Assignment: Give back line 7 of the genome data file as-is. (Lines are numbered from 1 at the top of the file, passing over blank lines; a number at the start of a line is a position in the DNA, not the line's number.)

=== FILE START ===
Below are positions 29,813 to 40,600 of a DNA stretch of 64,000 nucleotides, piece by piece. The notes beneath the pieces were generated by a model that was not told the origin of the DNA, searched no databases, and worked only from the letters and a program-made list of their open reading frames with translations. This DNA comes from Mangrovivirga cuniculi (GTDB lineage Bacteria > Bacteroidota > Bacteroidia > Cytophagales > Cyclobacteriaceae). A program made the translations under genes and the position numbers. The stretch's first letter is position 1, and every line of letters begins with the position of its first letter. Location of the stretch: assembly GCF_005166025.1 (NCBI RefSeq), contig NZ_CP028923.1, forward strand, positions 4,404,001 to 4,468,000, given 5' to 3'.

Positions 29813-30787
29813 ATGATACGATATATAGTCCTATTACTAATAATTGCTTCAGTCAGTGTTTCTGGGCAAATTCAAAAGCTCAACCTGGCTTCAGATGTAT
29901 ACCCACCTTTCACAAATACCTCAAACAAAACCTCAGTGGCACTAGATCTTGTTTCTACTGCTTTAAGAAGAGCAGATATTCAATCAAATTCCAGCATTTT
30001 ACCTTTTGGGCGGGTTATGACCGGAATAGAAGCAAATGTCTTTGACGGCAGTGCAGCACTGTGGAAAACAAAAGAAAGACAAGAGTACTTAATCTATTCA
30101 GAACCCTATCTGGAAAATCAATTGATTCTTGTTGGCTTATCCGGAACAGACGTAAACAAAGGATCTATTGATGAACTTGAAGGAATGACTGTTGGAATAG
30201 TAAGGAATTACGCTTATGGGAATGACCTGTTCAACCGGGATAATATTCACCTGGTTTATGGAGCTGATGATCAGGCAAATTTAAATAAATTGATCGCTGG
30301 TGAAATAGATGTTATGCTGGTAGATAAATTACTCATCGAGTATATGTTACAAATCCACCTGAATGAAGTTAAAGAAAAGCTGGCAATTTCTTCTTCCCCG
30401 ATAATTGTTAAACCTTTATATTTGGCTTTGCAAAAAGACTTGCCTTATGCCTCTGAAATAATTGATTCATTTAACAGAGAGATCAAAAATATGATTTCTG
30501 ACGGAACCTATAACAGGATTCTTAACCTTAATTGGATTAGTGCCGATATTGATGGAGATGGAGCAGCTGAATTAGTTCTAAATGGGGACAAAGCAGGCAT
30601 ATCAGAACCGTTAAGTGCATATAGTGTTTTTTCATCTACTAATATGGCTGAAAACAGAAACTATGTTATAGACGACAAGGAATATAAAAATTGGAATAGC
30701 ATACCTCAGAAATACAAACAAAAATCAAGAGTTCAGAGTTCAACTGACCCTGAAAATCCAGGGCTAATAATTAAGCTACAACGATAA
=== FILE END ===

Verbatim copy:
30201 TAAGGAATTACGCTTATGGGAATGACCTGTTCAACCGGGATAATATTCACCTGGTTTATGGAGCTGATGATCAGGCAAATTTAAATAAATTGATCGCTGG